Ground Realistic - Ground RB allows you to really let the A-36 shine. It performs very well in the fighter-bomber role. If you equip bombs, you can quickly dive into battle, bomb a target and then begin engaging enemy aircraft. If you instead equip the gun pods, you should also equip the ground targets belt. The high amount of AP ammunition allows you to penetrate most German and Japanese vehicles through the roof, while the belt still retains high levels of effectiveness against aircraft, allowing you to be a true multi-role fighter bomber. The gun pods also allow you to hunt heavily armoured aircraft like the IL2.
Tip: taking off in Simulator Battles
Sea-level maximum speed (Auto engine control, no secondary weapons): Altitude: just above sea level (minimum safe altitude: 5m/16ft), 100% throttle, elevator trim: 4% up, aileron trim: 1% left, rudder trim: 0%, you should get a true airspeed of 523 kph/325 mph/282 kt. Maximum true speed (Auto engine control, no secondary weapons): Altitude: 1,760 m/5,775 ft, 100% throttle, elevator trim: 5% up, aileron trim: 1% left, rudder trim: 0%, you should get a true airspeed of 536 kph/333 mph/289 kt.
Manual Engine Control
|Not controllable|| Not controllable|
Not auto controlled
| Not controllable|
Auto control available
Auto control available
|Combined|| Not controllable|
|I||Fuselage repair||Radiator||Offensive 12 mm||DGP-1|
|III||Wings repair||Engine||New 12 mm MGs|
|IV||Engine injection||Cover||FMBC mk.1|
Pros and cons
- Decent armament for its rank
- Fast bomb reload unlike typical fighters in Arcade
- Highly agile for an attacker
- Two of the 6 x M2 12.7 mm machine guns are mounted under the fuselage, increasing accuracy
- Superior firepower than most other planes in rank
- Very good energy retention for an attacker
- Good performance at low altitude
- Very good dive speed
- Has air brakes
- Attacker spawn point, can be used to certain advantage
- It's a modified version the P-51 making it a decent fighter with the addition of two 12.7 mm machine guns in the bottom of the nose
- Can opt to equip 2 x DGP-1 gunpods, adding further 4 x 12.7 mm M2's to it's armament, giving the A-36 a very high burst-mass compared to its contemporaries
- Fuselage mounted M2's are hooked up to a synchronizer, lowering their effective rate of fire (prevents them from shredding the propeller)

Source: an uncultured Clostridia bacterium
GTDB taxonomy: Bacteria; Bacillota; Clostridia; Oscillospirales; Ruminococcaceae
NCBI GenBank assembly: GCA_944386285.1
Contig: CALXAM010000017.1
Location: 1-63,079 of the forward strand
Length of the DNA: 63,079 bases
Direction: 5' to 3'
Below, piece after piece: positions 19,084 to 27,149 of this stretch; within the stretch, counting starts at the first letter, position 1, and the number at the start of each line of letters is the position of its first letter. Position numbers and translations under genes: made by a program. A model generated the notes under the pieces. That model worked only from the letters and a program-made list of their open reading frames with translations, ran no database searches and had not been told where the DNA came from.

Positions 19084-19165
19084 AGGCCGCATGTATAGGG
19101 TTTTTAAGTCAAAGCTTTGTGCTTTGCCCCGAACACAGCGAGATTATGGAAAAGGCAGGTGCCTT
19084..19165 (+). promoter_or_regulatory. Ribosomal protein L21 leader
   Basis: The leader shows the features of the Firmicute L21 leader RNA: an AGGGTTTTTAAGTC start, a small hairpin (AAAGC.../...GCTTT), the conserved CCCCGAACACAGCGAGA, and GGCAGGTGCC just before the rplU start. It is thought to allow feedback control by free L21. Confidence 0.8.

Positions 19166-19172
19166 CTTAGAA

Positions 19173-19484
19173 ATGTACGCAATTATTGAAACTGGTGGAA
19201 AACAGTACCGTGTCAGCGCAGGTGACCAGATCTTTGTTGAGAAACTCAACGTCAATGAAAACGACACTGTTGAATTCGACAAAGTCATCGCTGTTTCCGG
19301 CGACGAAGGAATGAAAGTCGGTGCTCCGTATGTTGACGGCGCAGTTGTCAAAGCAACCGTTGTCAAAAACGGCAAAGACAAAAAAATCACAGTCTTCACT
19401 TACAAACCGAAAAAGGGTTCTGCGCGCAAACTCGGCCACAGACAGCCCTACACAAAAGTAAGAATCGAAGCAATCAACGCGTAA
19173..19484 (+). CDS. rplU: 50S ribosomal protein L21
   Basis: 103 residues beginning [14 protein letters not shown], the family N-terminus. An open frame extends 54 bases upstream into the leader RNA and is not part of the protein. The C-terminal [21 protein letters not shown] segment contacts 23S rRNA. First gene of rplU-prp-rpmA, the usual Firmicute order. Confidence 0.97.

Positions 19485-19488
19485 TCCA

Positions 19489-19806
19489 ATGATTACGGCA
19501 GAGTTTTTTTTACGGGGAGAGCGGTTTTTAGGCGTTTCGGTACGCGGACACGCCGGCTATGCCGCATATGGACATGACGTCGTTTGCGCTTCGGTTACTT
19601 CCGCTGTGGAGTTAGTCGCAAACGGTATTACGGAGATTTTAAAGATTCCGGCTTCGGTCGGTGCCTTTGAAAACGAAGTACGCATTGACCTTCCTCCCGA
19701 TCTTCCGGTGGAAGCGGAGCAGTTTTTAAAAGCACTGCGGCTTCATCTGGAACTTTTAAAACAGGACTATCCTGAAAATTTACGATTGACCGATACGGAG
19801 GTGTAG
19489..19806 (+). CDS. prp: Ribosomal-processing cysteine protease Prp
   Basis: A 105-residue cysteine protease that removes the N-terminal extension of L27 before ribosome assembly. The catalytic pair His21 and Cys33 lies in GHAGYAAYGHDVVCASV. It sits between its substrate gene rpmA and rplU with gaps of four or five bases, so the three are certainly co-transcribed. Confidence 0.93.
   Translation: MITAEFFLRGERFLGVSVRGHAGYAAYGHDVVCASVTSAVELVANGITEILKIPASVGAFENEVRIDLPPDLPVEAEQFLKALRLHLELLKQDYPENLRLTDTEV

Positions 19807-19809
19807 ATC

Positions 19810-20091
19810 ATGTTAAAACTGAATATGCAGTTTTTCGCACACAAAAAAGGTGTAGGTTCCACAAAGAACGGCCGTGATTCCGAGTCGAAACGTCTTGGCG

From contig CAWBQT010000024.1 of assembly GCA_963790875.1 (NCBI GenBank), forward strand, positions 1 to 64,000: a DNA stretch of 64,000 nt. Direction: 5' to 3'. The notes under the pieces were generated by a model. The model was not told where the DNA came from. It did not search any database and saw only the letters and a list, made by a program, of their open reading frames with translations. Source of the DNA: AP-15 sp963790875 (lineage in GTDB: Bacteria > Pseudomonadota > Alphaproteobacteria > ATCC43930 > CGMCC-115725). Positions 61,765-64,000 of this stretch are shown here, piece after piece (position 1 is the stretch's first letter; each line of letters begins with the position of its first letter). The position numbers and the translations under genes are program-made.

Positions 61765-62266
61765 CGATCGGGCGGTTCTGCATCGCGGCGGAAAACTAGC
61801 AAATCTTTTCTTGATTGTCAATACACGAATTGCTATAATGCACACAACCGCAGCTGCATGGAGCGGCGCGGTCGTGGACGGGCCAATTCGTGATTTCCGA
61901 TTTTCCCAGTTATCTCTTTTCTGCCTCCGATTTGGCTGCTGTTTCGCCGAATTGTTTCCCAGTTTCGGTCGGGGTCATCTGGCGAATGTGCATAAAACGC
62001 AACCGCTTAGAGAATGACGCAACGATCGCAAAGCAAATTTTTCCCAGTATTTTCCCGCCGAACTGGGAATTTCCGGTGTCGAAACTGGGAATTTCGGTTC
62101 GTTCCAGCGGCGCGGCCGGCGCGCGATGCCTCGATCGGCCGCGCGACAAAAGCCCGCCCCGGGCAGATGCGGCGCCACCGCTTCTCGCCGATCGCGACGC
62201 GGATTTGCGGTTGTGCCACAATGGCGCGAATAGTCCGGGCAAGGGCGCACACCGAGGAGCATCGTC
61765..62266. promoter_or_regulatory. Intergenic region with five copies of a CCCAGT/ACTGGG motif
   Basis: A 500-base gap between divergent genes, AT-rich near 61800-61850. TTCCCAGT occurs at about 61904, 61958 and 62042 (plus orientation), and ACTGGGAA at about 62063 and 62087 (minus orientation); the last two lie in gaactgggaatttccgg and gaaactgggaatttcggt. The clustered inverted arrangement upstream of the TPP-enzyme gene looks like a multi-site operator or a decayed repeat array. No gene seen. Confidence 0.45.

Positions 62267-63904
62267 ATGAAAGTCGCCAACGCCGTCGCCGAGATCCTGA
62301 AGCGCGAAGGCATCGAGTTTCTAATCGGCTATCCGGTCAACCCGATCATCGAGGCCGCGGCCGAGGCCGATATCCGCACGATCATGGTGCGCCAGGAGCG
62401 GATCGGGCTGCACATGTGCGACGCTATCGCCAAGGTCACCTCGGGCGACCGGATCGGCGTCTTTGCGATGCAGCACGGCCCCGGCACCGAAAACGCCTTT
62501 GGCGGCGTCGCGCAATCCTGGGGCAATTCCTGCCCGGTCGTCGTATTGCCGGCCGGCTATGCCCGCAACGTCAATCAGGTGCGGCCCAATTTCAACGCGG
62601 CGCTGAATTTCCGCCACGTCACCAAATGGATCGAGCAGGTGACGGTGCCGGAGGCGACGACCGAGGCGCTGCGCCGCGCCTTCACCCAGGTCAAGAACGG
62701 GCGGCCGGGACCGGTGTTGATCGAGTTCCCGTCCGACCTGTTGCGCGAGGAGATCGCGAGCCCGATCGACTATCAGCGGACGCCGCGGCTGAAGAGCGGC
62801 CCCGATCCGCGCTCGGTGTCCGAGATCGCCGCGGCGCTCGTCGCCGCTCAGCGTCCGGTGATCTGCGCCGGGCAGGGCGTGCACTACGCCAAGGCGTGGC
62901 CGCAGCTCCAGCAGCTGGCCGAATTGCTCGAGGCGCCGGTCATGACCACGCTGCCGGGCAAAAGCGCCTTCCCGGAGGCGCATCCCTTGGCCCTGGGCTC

- Carrying payload slows you down
- Is not a dedicated attacker unlike the A-20G-25
- Will be easily out turned by fighters of other nations
- Does not have access to rockets or bombs over 500 lb, making it difficult to use against heavily armoured targets
The A-36 Apache, also referred to as Mustang, was a ground attack variant of the P-51 Mustang. In 1942, the Mustang I began to see service with the Royal Air Force and saw its first combat. It performed well, and North American Aviation wanted to get a contract to produce it for the USAAF, but there was no funding for fighter contracts in 1942. Instead, they decided to market it as an attack aircraft, as there were contracts available. They modified the Mustang to make it a dive-bomber, and designated it the A-36 Apache. Bomb racks and dive brakes were added, and the wings were strengthened.
The A-36 Apache first saw service in North Africa, and after several issues were noticed, pilots began to learn the proper dive-bombing technique. Once it was used properly by experienced pilots, the A-36 became known as a very reliable and consistent aircraft. The A-36 was also used extensively in the Sicily Campaign. They were used to take out enemy gun positions and strong points as the Allied armies advanced. A-36's not only performed well in ground attack, but also in dogfights. The A-36 scored 84 aerial victories. As the fighting in Italy got fiercer, the A-36 began to face alarming casualties. This was in part because of missions that placed them against deadly ground fire, and the Germans would run cables across hilltops in order to snag A-36's out of the air.
By June 1944, the A-36 was replaced in Europe by more effective models, such as the P-47 Thunderbolt and P-40 Warhawks. The A-36 also served in the China-India-Burma theater, at a great disadvantage. It performed long range missions of reconnaissance, dive bombing, attack, and fighter missions. Its main opponent was the Japanese Nakajima Ki-43, which outclassed the A-36 completely. It was gradually phased out of service since 1944, with some being used as training aircraft. Although it was only produced in small numbers (around 500) and served only for a short time, the A-36 made significant contributions to the American war effort. Notably, it was the first P-51 Mustang variant to enter combat with the USAAF.
Excellent additions to the article would be video guides, screenshots from the game, and photos.
Links to the articles on the War Thunder Wiki that you think will be useful for the reader, for example:
- reference to the series of the aircraft;
- links to approximate analogues of other nations and research trees.
Paste links to sources and external resources, such as:
- topic on the official game forum;
- encyclopedia page on the aircraft;
- other literature.
|North American Aviation|
|Fighters||P-51 ·P-51A ·P-51C-10 ·P-51D-5 ·P-51D-10 ·P-51D-20-NA ·P-51D-30 ·P-51H-5-NA ·F-82E|
|Jet Fighters||FJ-4B ·FJ-4B VMF-232|
|F-86A-5 ·F-86F-2 ·F-86F-25 ·F-86F-35|
|Export / Licence||␗B-25J-30 ·▂B-25J-30|
|▄Mustang Mk IA ·␗P-51D-20 ·J26 ·␗P-51K|
|␗F-86F-30 ·F-86F-30 ▅ ·F-86F-40 ▅ ·F-86F-40 JASDF▅ ·␗F-86F-40 ·▀F-86K ·▄F-86K (Italy) ·▄F-86K (France)|
|The North American Aviation allowed Canadair Limited to license-build the F-86 as the CL-13 for use in Canada and to export to Europe.|
|The North American Aviation allowed Fiat to license-build the F-86K for the Italian Air Force though another 120 NAA built F-86Ks were also sold to the Italians.|
|See Also||Mitsubishi Heavy Industries ·Canadair Limited ·Fiat Aviation|
Xbox War Thunder
War Thunder - Apache Packet
|Douglas||A-20G-25 ·A-26B-10 ·A-26B-50 ·A2D-1 ·AD-2 ·AD-4|
|North American||A-36 ·PBJ-1H ·PBJ-1J|
|Other||AM-1 ·AU-1 ·XA-38|